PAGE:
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    Re: Our legacy to future generations

    Post  mudra on Tue Sep 18, 2012 5:02 pm

    A Fall From Freedom

    The untold story behind the captive whale and dolphin industry


    http://www.youtube.com/watch?v=cTtBHiNjc74


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    Re: Our legacy to future generations

    Post  mudra on Fri Sep 21, 2012 8:53 am




    Ocean Dumping

    Governments world-wide were urged by the 1972 Stockholm Conference to control the dumping of waste in "their oceans" by implementing new laws. The United Nations met in London after this recommendation to begin the Convention on the Prevention of Marine Pollution by Dumping of Wastes and Other Matter which was implemented in 1975. The International Maritime Organization was given responsibility for this convention and a Protocol was finally adopted in 1996, a major step in the regulation of ocean dumping.

    Waste in the Ocean

    EPA seeks to clean up DDT-tainted site off Palos Verdes Peninsula
    The agency in 1996 declared about 17 square miles of ocean a Superfund site . Its proposal includes placing a cap of silt and sand over the most contaminated 320 acres. The federal Environmental Protection Agency on Thursday proposed spending at least $36 million to clean up the world's largest deposit of banned pesticide DDT , which lies 200 feet underwater off the Palos Verdes Peninsula. Montrose Chemical Corp., which was based near Torrance, released 110 tons of DDT and 10 tons of toxic PCBs into the sewers from 1947 through 1971. The chemicals then flowed into the Pacific. By Jeff Gottlieb - June 12, 2009

    The most toxic waste material dumped into the ocean includes dredged material, industrial waste, sewage sludge, and radioactive waste. Dredging contributes about 80% of all waste dumped into the ocean, adding up to several million tons of material dumped each year. Rivers, canals, and harbors are dredged to remove silt and sand buildup or to establish new waterways. About 20-22% of dredged material is dumped into the ocean. The remainder is dumped into other waters or landfills and some is used for development. About 10% of all dredged material is polluted with heavy metals such as cadmium, mercury, and chromium, hydrocarbons such as heavy oils, nutrients including phosphorous and nitrogen, and organochlorines from pesticides. Waterways and, therefore, silt and sand accumulate these toxins from land runoff, shipping practices, industrial and community waste, and other sources. When these materials find their way into the ocean, marine organisms suffer toxic effects and seafood is often contaminated.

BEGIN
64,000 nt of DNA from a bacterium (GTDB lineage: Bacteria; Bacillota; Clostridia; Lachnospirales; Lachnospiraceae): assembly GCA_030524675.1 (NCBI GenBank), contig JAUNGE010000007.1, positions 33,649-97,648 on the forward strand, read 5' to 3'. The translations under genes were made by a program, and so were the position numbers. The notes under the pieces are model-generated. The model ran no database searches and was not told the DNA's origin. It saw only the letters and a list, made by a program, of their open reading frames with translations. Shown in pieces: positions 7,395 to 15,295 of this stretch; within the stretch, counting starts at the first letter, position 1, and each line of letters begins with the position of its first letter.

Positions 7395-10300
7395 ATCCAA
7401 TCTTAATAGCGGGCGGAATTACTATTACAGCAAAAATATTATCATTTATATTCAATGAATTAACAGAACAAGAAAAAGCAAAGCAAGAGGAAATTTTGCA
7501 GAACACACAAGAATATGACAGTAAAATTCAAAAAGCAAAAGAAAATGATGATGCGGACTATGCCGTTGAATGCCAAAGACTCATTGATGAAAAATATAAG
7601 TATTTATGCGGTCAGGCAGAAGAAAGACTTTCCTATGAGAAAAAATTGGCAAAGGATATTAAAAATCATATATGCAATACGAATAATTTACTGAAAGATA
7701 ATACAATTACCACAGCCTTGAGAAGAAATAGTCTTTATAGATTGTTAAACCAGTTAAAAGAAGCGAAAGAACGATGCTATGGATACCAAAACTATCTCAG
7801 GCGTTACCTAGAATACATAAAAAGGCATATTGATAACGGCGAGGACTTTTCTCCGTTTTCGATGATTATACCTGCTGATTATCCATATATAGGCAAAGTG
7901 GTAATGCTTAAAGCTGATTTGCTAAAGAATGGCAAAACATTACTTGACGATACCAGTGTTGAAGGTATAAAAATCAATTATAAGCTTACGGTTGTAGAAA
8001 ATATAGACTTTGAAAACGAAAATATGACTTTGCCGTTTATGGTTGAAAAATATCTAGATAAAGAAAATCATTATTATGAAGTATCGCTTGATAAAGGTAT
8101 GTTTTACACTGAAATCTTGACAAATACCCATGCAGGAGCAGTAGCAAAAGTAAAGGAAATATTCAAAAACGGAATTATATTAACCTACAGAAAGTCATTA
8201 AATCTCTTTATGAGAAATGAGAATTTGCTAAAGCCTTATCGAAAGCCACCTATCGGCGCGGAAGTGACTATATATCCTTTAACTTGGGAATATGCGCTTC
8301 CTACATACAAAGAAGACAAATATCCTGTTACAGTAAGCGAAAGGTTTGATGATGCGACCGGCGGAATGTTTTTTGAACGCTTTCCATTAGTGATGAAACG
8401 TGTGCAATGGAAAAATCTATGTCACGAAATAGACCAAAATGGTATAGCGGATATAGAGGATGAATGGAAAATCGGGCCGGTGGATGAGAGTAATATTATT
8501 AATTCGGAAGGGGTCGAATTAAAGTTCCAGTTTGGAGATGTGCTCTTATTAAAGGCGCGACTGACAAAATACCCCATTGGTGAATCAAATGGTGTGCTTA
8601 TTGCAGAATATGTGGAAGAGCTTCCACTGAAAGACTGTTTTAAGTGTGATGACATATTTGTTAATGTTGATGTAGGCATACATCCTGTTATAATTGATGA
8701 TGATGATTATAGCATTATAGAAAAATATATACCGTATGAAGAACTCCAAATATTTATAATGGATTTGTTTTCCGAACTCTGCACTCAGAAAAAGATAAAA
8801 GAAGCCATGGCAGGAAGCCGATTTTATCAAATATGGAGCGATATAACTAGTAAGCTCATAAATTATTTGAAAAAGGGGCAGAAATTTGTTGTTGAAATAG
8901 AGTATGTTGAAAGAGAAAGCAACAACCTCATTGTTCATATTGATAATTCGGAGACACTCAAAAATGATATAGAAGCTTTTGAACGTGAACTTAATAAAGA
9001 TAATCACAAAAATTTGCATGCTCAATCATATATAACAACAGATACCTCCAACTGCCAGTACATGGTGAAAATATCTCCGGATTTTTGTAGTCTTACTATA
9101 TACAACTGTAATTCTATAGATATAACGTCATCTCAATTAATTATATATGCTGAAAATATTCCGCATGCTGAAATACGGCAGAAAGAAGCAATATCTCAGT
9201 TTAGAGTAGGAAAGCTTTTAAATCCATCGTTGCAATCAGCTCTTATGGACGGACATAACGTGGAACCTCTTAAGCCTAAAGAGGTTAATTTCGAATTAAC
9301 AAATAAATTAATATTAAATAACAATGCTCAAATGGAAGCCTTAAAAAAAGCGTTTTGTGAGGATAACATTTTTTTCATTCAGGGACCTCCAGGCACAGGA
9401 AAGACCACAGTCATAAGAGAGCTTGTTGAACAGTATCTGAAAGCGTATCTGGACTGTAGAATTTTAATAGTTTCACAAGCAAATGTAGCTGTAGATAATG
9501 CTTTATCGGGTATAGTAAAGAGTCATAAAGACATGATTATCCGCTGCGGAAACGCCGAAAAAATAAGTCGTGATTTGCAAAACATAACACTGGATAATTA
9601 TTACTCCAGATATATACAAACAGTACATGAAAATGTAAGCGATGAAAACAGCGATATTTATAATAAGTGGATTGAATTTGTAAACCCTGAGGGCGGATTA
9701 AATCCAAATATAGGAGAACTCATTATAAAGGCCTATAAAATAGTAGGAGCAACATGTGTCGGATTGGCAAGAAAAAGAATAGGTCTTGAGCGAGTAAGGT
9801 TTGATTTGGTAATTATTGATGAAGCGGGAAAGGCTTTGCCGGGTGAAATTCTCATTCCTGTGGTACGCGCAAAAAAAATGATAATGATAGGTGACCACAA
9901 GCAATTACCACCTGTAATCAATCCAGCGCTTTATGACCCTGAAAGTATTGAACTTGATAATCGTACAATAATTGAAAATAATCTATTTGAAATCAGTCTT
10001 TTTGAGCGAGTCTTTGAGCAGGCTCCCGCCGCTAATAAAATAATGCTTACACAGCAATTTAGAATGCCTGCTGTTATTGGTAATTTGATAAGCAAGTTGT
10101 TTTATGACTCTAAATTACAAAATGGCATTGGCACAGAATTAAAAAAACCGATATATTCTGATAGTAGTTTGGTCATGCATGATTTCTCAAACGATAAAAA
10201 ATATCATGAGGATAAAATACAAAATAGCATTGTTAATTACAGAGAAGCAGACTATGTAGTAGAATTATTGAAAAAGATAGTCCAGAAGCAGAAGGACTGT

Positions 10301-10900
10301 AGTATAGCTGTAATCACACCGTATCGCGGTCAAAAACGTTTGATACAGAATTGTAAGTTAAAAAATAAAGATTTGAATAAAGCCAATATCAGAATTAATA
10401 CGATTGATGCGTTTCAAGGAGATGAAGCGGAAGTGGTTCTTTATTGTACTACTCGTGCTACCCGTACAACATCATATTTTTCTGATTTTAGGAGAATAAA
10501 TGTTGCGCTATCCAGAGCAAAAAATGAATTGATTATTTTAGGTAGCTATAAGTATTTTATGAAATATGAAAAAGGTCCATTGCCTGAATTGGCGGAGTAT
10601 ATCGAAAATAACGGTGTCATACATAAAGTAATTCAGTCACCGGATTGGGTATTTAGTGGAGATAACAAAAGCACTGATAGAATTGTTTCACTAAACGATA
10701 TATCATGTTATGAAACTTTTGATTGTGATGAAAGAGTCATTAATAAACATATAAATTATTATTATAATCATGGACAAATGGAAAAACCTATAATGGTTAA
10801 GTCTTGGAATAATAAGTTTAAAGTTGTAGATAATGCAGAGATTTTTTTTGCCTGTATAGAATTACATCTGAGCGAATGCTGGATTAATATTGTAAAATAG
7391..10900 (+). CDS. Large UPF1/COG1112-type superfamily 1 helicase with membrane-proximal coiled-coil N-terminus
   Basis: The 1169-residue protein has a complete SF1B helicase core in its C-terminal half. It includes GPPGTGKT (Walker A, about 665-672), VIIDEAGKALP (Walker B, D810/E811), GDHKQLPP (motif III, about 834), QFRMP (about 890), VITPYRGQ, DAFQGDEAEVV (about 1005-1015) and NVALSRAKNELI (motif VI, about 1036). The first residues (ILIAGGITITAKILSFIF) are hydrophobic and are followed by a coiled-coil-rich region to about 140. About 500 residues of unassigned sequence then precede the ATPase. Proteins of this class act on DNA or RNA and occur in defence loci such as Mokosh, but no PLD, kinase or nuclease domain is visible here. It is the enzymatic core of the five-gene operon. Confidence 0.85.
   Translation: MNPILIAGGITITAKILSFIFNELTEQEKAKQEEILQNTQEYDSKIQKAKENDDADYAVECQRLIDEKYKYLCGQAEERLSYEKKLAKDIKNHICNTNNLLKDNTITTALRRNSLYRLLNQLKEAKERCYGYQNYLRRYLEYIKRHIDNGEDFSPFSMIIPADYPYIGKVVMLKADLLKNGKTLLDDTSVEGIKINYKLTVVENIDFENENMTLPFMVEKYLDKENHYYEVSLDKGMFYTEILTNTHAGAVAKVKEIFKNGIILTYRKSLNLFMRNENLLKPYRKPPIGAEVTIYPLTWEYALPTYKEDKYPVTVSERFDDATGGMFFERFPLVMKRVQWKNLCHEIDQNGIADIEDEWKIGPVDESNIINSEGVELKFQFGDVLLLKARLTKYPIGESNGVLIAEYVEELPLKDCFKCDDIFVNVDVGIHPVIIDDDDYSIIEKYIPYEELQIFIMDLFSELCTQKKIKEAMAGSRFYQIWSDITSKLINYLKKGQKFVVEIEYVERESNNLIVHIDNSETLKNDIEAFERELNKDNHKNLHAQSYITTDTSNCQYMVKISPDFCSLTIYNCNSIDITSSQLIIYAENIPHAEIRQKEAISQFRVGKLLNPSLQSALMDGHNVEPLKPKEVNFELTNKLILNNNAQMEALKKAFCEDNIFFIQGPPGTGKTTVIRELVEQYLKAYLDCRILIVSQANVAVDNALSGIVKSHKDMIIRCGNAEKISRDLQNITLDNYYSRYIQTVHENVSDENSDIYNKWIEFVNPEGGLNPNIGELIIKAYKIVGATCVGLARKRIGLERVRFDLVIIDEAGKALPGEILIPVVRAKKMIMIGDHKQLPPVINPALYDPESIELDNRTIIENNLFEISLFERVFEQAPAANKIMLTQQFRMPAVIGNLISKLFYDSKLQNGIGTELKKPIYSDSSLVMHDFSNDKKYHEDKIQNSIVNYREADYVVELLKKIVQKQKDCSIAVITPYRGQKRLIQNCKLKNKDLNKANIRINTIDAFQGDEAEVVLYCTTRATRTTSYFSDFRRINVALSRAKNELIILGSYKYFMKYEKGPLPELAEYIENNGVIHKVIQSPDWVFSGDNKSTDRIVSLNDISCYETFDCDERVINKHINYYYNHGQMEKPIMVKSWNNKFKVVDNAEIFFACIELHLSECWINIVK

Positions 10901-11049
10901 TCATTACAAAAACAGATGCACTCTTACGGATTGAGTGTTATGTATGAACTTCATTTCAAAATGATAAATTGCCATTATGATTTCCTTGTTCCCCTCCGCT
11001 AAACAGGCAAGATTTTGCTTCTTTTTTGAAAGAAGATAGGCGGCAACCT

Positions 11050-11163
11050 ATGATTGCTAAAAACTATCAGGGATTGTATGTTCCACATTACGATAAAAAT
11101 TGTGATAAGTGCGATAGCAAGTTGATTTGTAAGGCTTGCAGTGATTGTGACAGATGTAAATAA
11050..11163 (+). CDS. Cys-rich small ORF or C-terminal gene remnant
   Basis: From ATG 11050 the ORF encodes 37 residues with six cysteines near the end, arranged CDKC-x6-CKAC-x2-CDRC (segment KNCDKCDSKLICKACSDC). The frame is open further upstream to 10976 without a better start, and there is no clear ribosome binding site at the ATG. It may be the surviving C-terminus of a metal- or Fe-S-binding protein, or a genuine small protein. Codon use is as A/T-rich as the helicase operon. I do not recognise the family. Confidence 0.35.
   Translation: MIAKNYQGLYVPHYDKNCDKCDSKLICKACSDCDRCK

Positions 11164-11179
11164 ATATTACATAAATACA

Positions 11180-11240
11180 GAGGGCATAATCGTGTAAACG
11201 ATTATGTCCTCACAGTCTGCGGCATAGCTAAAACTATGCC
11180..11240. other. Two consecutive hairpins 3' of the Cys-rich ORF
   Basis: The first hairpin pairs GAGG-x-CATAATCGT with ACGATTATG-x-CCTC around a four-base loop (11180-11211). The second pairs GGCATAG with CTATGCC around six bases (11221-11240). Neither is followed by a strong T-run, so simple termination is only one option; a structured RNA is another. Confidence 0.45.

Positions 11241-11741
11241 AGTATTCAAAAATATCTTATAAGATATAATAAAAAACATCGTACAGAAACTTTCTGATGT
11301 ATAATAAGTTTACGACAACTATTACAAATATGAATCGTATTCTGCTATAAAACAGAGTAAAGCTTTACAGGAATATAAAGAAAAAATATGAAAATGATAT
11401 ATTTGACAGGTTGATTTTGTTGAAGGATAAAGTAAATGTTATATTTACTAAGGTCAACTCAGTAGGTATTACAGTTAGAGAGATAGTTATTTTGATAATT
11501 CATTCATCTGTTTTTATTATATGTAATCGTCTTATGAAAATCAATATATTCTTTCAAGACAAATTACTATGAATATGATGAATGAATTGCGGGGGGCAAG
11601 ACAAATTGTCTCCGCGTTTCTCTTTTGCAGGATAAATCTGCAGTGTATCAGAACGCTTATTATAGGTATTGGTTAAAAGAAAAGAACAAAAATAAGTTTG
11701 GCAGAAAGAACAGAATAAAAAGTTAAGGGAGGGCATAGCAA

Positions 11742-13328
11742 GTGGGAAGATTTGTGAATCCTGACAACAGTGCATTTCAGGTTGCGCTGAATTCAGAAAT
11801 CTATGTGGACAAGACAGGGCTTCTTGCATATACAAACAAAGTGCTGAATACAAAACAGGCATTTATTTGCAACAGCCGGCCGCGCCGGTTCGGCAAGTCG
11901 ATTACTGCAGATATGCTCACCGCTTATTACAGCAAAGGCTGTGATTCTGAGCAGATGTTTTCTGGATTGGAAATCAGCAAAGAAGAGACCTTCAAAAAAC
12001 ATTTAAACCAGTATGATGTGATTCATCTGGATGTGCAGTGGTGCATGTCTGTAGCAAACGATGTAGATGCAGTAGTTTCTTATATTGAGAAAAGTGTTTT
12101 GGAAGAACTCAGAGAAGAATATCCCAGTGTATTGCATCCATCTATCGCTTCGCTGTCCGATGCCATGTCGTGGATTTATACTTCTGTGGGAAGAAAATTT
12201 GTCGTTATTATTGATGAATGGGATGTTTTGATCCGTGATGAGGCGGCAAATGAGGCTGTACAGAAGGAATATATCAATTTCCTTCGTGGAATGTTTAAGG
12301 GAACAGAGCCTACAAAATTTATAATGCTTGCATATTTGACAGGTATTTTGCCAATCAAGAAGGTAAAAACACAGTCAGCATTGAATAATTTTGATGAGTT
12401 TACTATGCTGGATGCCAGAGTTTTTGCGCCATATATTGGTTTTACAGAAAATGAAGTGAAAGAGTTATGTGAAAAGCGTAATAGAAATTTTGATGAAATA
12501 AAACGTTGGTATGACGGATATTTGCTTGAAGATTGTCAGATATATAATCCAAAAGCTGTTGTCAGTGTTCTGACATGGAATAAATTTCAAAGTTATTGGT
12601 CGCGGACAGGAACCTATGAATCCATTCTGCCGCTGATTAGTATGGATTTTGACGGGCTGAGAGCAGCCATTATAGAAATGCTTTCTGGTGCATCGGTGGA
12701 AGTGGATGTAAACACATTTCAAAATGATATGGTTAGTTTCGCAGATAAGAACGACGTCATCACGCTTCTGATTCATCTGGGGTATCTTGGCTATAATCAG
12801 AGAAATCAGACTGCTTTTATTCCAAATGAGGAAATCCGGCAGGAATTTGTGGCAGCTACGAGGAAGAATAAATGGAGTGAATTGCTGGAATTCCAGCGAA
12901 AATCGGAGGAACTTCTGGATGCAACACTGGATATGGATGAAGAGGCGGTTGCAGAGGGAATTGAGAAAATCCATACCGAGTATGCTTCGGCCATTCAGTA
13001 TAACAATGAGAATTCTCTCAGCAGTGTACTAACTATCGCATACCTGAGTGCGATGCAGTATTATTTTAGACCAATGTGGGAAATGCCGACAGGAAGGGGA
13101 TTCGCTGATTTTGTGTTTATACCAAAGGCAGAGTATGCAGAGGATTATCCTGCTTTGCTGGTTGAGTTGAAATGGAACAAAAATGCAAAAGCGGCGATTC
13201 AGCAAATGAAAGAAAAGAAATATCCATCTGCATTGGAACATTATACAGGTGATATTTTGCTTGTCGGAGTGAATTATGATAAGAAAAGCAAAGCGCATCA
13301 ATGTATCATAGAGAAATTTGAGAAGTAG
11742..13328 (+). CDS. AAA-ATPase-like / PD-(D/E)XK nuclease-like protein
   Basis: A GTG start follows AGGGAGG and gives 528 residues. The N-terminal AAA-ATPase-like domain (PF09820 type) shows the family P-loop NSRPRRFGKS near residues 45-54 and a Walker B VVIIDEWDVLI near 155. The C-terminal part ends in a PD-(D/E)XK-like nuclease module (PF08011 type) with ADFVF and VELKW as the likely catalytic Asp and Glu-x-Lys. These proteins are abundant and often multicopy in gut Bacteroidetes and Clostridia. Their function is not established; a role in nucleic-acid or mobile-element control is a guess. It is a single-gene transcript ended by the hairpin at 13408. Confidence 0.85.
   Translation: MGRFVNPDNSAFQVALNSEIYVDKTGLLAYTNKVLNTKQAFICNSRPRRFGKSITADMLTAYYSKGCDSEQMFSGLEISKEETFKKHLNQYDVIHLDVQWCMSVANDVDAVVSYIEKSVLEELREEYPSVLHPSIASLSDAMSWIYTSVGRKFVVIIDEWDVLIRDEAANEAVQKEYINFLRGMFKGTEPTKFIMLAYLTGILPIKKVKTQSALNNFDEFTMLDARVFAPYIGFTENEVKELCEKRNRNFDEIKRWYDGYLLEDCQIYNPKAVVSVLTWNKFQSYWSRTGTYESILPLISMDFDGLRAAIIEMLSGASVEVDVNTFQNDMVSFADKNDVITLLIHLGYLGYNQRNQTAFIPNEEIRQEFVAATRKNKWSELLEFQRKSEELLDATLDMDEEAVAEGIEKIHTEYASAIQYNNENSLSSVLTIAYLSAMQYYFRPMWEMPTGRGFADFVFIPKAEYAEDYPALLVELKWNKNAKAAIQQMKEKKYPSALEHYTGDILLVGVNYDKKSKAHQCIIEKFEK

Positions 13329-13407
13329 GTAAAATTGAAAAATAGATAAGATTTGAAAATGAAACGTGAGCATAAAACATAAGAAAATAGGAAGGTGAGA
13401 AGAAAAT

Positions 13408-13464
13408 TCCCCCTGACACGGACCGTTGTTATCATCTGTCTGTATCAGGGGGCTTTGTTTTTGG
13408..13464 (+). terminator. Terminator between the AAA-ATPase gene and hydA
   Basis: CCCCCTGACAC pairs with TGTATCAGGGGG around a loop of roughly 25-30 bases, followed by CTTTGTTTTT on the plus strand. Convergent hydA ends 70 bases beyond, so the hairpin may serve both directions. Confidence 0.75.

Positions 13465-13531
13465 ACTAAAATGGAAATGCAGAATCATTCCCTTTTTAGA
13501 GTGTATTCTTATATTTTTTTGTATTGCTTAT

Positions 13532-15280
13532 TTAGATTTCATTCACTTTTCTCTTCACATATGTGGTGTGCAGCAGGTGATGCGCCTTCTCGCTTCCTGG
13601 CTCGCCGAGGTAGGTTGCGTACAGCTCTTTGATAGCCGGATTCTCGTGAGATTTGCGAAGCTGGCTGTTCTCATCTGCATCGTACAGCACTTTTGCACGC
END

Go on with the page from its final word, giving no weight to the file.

When "pure" dredged material is dumped into the ocean, fisheries suffer adverse affects such as unsuccessful spawning in herring and lobster populations where the sea floor is covered in silt.




    Industrial Waste

    In the 1970s, 17 million tons of industrial waste was legally dumped into the ocean. In the 1980's, 8 million tons were dumped including acids, alkaline waste, scrap metals, waste from fish processing, flue desulphurization, sludge, and coal ash.

    Sewage Sludge

    If sludge from the treatment of sewage is not contaminated by oils, organic chemicals and metals, it can be recycled as fertilizer for crops.

    It is cheaper for treatment centers to dump this material into the ocean, particularly if it is chemically contaminated. The UN policy is that properly treated sludge from cities does not contain enough contaminants to be a significant cause of eutrophication (an increase in chemical nutrients—typically compounds containing nitrogen or phosphorus—in an ecosystem) or to pose any risk to humans if dumped into the ocean. The peak of sewage dumping was 18 million tons in 1980, a number that was reduced to 12 million tons in the 1990s.


    Radioactive Waste

    Radioactive waste is also dumped in the oceans and usually comes from the nuclear power process, medical use of radioisotopes, research use of radioisotopes and industrial uses. The difference between industrial waste and nuclear waste is that nuclear waste usually remains radioactive for decades. The protocol for disposing of nuclear waste involves special treatment by keeping it in concrete drums so that it doesn't spread when it hits the ocean floor. The dumping of radioactive material has reached a total of about 84,000 terabecquerels (TBq), a unit of radioactivity equal to 1012 atomic disintegrations per second or 27.027 curies. Curie (Ci) is a unit of radioactivity. One curie was originally defined as the radioactivity of one gram of pure radium. In 1953, scientists agreed that the curie would represent exactly 3.7 x 1010 atomic disintegrations per second, or 37 gigabecquerels (GBq), this being the best estimate of the activity of a gram of radium. The unit is named for Pierre and Marie Curie who discovered radium. The high point of nuclear waste dumping was in 1954 and 1962, but this nuclear waste only accounts for 1% of the total TBq that has been dumped in the ocean. The concentration of radioactive waste in the concrete drums varies as does the danger to marine life and humans.